While quality of life care often takes a back seat to traditional care for terminally ill patients, a new study published this week in the New England Journal of Medicine could change all of that. The study, which randomly assigned 151 patients at Massachusetts General Hospital with lung cancer to undergo either traditional oncology treatment or oncology treatment with palliative care, found that patients in the latter group lived nearly three months longer than their counterparts.
"Perhaps unsurprisingly, reducing patients' misery may help them live longer," Drs. Amy Kelley and Diane Meier wrote in an editorial about the study, also published in NEJM. "We now have both the means and the knowledge to make palliative care an essential and routine component of evidence-based, high-quality care for the management of serious illness."
The study lasted from June 2006 until the end of 2009, when 105 of the patients involved (about 70 percent) had passed away. Those patients in the group receiving palliative care lived for nearly a year (11.6 months), while those receiving just the standard care lasted just under nine (8.9) months. Furthermore, the study's authors wrote, the palliative patients were shown to have "clinically meaningful improvements in quality of life and mood," and were less likely to request aggressive treatments to prolong their lives toward the end.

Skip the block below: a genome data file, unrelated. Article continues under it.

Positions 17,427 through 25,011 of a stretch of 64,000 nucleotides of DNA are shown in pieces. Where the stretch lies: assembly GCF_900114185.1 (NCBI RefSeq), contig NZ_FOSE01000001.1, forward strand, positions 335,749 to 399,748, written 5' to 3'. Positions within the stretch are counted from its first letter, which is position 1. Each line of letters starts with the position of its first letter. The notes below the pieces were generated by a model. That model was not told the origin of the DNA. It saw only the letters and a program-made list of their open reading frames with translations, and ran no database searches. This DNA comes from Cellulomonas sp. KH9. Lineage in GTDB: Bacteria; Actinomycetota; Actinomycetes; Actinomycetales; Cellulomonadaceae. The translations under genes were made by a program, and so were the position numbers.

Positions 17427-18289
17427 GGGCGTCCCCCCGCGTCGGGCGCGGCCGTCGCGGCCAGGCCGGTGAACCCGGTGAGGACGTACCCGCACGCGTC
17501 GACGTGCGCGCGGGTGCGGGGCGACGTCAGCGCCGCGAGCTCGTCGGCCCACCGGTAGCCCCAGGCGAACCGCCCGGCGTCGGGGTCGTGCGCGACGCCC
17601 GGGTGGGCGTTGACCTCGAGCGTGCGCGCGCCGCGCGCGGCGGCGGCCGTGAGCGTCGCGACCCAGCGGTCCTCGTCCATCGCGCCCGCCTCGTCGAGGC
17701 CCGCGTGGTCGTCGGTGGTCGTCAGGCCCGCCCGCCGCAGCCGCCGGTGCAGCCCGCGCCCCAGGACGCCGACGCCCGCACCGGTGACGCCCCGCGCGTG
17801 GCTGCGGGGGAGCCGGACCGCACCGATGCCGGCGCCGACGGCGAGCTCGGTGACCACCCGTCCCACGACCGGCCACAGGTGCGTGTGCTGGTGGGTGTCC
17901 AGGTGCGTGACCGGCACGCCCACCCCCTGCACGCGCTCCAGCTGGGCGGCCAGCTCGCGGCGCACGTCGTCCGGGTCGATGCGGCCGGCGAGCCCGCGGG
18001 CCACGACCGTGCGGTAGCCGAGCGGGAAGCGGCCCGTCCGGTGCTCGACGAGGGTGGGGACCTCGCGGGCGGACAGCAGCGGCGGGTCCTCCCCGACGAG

For both doctors and patients, palliative care is "traditionally...something extended to a hospitalized patient in the last week of life," Dr. Jennifer Temel, the author of the paper, told the New York Times. "We thought it made sense to start them at the time of diagnosis. And we were thrilled to see such a huge impact. It shows that palliative care and cancer care aren't mutually exclusive."
Despite the author's elation, she did mention that the study was limited by the fact that it took place at one single site with specialized groups of doctors treating the patients. Also, patients who were assigned to receive only standard care but requested palliative care were not denied such consultations.